From Leadworth to Trenzalore: How the Eleventh Doctor rewrote the past and the future

From Leadworth to TrenzaloreOh look, another off-cut from the Matt Smith thing I wrote for DWM #470. Again, it didn’t quite fit the bill – it’s that afterword I mentioned before, an effort to tie up, really, the ‘From Leadworth to Trenzalore’ tease that ran on the ‘Next Issue’ page in DWM #469. But – see that? And see that? Those are two stools, and this fell between it. Not long enough, really to do the job. It would have seemed more an afterthought than an afterword.

And with that lusty preview, here it is…

DWM #470“When I started writing Matt’s Doctor, I thought, ‘What if everything he was involved in was in some way a consequence of a battle he was fighting in his last episode?’” That’s what Steven Moffat, the architect of the Eleventh Doctor’s era, told DWM last month. But for someone who admits he has to write his scripts in scene order (no jumping ahead), it’s fair to assume he didn’t actually intricately plot out exactly how the Doctor’s journey would unfold over the next 39 stories and 44 episodes. There was no: “So we’ll mention the Silence and the Crack In Time in episode one, blow up the TARDIS in episode 13, explain that in episode 44 and also bring the Crack back in that one, plus give a mention to Trenzalore in 27, go there in 42…”

Instead, this has been a showrunner finding his way from Leadworth to Trenzalore, navigating by clues and hints he’s left for himself. Doors half open, a crack Moffat knows will come in handy later on. The result is the Eleventh Doctor’s stint draws together now as a box-set of Doctor Who. With box-sets within it, such is Moffat’s inclination towards completion. When Amy Pond leaves the show (episode 33), the series wraps back around to episode one and the TARDIS returning to Amelia’s garden through a gap clever old Steven left for himself.
Sometimes, however, the drive for connectedness and a grand culmination of storylines proves unhelpful. How the Doctor cheats his way out of the Pandorica trap is an indicator of this (a future version of himself providing the means to escape, an escape upon which that version’s existence is predicated). Everything has led up to that moment of seemingly inexorable doom, only to be subverted. Similar unfounded prophecies follow; we see the Doctor die in The Impossible Astronaut (no we don’t) and he’s also supposed to snuff it at Trenzalore, indeed, his grave is offered up as collateral (but, no, he doesn’t). It’s telling that during the Eleventh Doctor’s run we first learn “time can be rewritten”, and then in his final adventure, so can the future too. The examples here have all, in themselves, been excellent teases, but perhaps there have been too many conceptual trapdoors at the end of each journey.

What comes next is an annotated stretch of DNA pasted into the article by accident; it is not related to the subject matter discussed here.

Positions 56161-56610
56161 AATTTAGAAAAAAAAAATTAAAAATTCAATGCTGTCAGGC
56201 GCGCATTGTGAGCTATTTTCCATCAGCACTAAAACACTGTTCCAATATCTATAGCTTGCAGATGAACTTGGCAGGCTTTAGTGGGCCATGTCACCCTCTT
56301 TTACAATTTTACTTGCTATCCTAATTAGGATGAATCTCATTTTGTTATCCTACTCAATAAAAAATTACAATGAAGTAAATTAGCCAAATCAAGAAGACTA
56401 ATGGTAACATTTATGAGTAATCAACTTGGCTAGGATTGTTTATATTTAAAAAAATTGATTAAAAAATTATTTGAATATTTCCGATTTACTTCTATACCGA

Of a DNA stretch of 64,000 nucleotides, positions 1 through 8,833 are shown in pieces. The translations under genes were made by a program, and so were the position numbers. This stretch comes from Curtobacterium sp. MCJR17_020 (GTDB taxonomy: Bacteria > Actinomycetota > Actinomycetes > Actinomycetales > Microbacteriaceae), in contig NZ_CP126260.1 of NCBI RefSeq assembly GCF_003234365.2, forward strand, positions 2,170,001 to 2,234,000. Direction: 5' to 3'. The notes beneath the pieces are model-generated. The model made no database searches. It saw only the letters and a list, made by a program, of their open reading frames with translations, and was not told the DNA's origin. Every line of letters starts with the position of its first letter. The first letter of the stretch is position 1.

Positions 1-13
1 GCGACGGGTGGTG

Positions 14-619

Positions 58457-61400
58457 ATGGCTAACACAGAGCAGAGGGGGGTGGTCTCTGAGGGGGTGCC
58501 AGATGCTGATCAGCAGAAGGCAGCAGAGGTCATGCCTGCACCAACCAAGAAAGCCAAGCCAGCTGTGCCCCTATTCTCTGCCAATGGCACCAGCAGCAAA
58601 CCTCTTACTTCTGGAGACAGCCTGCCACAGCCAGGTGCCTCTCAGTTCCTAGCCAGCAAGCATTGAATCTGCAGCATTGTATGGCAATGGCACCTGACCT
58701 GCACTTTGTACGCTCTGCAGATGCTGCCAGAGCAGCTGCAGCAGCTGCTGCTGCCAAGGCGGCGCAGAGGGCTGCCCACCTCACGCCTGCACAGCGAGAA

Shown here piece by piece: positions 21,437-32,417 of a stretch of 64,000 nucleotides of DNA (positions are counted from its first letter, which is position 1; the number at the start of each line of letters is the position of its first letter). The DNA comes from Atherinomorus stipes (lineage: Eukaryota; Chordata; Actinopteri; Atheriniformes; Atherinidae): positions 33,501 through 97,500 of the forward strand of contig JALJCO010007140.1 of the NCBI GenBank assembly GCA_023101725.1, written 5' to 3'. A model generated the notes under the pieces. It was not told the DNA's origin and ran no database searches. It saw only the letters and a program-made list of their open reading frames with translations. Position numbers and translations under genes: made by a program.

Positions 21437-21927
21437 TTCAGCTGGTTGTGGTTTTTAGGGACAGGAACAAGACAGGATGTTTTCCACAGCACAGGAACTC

Ah, but it’s all about pay offs. Thinking big brought a new charge to the storytelling. Moffat’s approach has been for faster, more exciting adventures, built around attention-grabbing conceits (Dinosaurs on a Spaceship) and a bold, brakes-off approach to the whole Doctor Who universe. Not only does our hero get married, so do his companions, starting (and losing) a family in the process. The Daleks’ are subjected to a redesign (subsequently scaled back) and lose the memory of their mortal foe (ditto), an Ice Warrior strips off, the TARDIS turns into Suranne Jones, both a Doctor and a companion are introduced before their official starting dates, we discover a hitherto unknown incarnation of the man, Gallifrey is saved and that fretful shadow of the final-ever regeneration is dispelled without anyone breaking sweat.

It’s been a long, long road since Leadworth. But if you’re inclined to start that journey all over again – before we all set off on the next one – and pop in your legally purchased copy of The Eleventh Hour, the weird thing is, despite the fact the leading man looks incredibly young and his hair’s mostly wrong, even then the show was right. The Matt Smith era clicked into place from the very beginning; Leadworth in the Easter of 2010 feeling of a piece with the final adventure that unfolded on Trenzalore over Christmas 2013.

It was all there. A row of ducks Steven Moffat set up, ready for his brilliant Doctor to knock down. Except the ones that were missing from the pond, obviously. What was their story?


2 thoughts on “From Leadworth to Trenzalore: How the Eleventh Doctor rewrote the past and the future

  1. This was a superb bit of writing — Matt feels like my Doctor, because I was there at the beginning and end of his era, creating a ‘box-set’ vibe that you accurately identified. Thoroughly enjoyed your reviews of the series regular since 2009, and up to 2014 — I shall have to follow the time tunnel that you carved in the pages of DWM and do a marathon.

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